Kenichiro Maemura @2008 Pikes Peak Marathon and Pikes Peak Ascent

Kenichiro Maemura, left, of Novi, Mich., got congratulated by Mike Sandil as he was one of the last to reach the summit of Pikes Peak.
Kenichiro Maemura, left, of Novi, Mich., got congratulated by Mike Sandil as he was one of the last to reach the summit of Pikes Peak.

FAR FROM PEAK CONDITIONS

Rain and hail make finishing even more of an accomplishment

By KATE CRANDALL
THE GAZETTE

Simon Gutierrez had won the Pikes Peak Ascent before, but on Saturday he had to earn it.

Drizzle fell as Gutierrez leapt out to an early lead in Manitou Springs.

 

PHOTO BY KIRK SPEER
Simon Gutierrez, 42, of Alamosa was the first finisher at the Pikes Peak Ascent. He had also won the race previously.
Simon Gutierrez, 42, of Alamosa was the first finisher at the Pikes Peak Ascent. He had also won the race previously.

 

“You knew it was going to get worse,” he said of the start, with temperatures in the low 50s. “At first it wasn’t so bad. Then, it just got bad.”

With 4 miles left in the 13.32-mile slog up Barr Trail, bulletsized hail began pelting him in the face. Frigid wind whipped against his soaked body and bare legs.

As he crossed the finish line, the banner nearly obscured by a mix of snow and fog, Gutierrez lifted his arms in weary celebration. About 23 minutes after Gutierrez reached the 14,115-foot summit, first-timer Brandy Erholtz, 30, of Bailey, captured the women’s title, her blond, braided pigtails crusted with chunks of ice.

“This was the hardest,” said Gutierrez, a 42-year-old from Alamosa. Gutierrez has won three of the four As cents he’s entered, also capturing titles in 2003 and 2006. “Pikes Peak has always been nice, sunny and warm for me.”

On Saturday — with temperatures at the summit hovering around freezing — the Peak reared its ugly head, turning back more than half of those who started.

 

PHOTO BY KIRK SPEER
Samuel Fancher, left, of Colorado Springs gave first aid to his brother Lincoln Fancher of Lacona, N.Y., after the race.
Samuel Fancher, left, of Colorado Springs gave first aid to his brother Lincoln Fancher of Lacona, N.Y., after the race.

 

“We’re talking carnage!” yelled one finisher, his skin chapped and ruddy-colored.
Just after 10 a.m., with an imminent threat of lightning and worsening winter-like conditions, race director Ron Ilgen made the call to stop runners at A-Frame, a structure about 3 miles from the top.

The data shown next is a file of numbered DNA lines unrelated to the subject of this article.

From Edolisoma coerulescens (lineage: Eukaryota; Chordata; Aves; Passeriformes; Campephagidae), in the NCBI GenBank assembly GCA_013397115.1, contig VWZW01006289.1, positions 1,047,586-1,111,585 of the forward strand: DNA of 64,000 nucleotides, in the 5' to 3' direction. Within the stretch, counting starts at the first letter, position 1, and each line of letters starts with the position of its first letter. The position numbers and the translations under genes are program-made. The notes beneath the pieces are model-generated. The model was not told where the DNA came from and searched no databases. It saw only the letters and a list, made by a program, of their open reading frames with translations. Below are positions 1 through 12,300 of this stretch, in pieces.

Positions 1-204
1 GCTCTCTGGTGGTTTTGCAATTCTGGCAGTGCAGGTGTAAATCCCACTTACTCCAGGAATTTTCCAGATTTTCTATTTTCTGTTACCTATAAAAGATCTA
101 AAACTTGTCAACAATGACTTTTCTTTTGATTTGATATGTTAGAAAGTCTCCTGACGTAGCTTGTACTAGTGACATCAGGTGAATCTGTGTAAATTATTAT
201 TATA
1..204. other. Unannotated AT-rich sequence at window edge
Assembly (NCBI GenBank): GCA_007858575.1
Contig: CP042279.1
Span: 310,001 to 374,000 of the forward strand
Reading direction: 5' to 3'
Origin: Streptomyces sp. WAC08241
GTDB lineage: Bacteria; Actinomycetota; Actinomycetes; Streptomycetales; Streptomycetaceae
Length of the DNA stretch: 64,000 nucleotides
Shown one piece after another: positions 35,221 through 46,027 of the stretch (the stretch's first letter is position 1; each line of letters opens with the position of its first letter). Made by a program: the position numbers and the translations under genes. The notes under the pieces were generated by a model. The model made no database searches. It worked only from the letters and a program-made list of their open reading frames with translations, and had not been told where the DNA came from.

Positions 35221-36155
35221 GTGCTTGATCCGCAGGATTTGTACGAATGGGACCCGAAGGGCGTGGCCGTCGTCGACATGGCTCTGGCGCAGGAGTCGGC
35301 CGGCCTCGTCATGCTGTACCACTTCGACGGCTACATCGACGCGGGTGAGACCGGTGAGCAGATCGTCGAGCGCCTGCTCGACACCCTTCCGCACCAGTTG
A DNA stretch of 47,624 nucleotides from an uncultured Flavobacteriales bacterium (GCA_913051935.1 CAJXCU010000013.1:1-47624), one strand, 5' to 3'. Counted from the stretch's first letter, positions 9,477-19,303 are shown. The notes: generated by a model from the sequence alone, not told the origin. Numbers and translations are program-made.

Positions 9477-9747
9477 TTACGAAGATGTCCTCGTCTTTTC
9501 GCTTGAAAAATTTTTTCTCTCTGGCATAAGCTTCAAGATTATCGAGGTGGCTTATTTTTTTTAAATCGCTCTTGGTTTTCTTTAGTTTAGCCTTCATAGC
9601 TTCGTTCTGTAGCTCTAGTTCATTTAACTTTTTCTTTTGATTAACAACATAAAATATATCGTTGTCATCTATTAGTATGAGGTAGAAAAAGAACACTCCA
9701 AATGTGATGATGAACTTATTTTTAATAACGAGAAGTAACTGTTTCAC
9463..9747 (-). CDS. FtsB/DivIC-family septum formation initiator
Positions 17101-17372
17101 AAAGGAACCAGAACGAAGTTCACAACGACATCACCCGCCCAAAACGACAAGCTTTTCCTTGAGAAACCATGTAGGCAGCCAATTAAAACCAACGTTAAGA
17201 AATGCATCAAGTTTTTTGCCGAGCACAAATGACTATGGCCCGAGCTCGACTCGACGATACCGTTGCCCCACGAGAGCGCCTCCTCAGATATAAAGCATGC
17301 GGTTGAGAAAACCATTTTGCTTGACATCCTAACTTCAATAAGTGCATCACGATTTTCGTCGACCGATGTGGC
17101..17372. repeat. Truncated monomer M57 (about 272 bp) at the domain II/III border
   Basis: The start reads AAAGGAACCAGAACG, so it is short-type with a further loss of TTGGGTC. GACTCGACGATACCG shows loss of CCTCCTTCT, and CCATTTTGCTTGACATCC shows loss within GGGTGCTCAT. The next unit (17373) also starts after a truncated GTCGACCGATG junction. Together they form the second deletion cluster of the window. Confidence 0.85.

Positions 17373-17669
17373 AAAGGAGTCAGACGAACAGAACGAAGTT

“It was very quick,” he said. “It was, ‘We have to do this now,’ not ‘We can wait 10 more minutes.’ All of a sudden, the weather kicked in and the forecast got worse. ... I hate calling it off. It hurts.”

Of the 760 who finished, at least 80 were treated for hypothermia, said Dr. Robert Hamilton, who oversaw medical care at the summit. Some of them were among the first to finish.

Huddled under blankets and Gutierrez’s red down jacket, second-place finisher Tim Parr, 26, sat with an oxygen tube in his nostrils, his blue lips locked in a dazed smile.

“If it had just been a little colder earlier on, we would have had snow instead of rain closer to the start,” said Parr, a former Hilltop Baptist High School distance runner who lives in Gunnison. “At least then we wouldn’t have been so wet.”

Parr, who finished more than a minute behind Gutierrez’s winning mark of 2 hours, 18 minutes, 9 seconds, caught Gutierrez in the middle of the race and led until A-Frame, where Gutierrez found a higher gear.

 

PHOTO BY KIRK SPEER
Second-place male finisher tim Parr of gunnison shivered uncontrollably while waiting for a shuttle to take him down from the mountain.
Second-place male finisher tim Parr of gunnison shivered uncontrollably while waiting for a shuttle to take him down from the mountain.

 

“I could see him behind me as long as he wasn’t more than 20 seconds behind,” Gutierrez said of the disorienting, snowy haze.

Erholtz — who bested runner-up Lisa Goldsmith, 43, of Nederland, by nearly 10 minutes — said she took four wrong turns on the trail, her eyes focused on the ground to avoid slipping.

“In the last 3 miles, I couldn’t go any faster. I was just so cold,” said Erholtz, who posted a 2:41:26. “I couldn’t zip my jacket because my hands were numb. I didn’t know how far Lisa was behind me, so I just wanted to keep moving.”

The Minnesota native, a former marathoner who was named to the U.S. Mountain Running team, said the only thing that prepared her for the conditions was running the Freeze Yer Gizzard Blizzard Run last January in International Falls, Minn.

“It’s usually 40- to 50-below with the wind chill. That’s cold,” said Erholtz, a special education teacher at Evergreen High. “But here, you’re up so high and the wind’s blowing. ... The last mile was cold and slippery. I just wanted to be done.”

So did those who had to make an agonizing journey down the mountain, without the reward of reaching the summit.

“Part of me was sad that I was that close,” said Kat Jahnigan, 28, of Castle Rock, who learned just below A-Frame that she would have to turn around. “But it’s supposed to be fun. I’ll definitely be back next year.”

 

 

PHOTO BY KIRK SPEER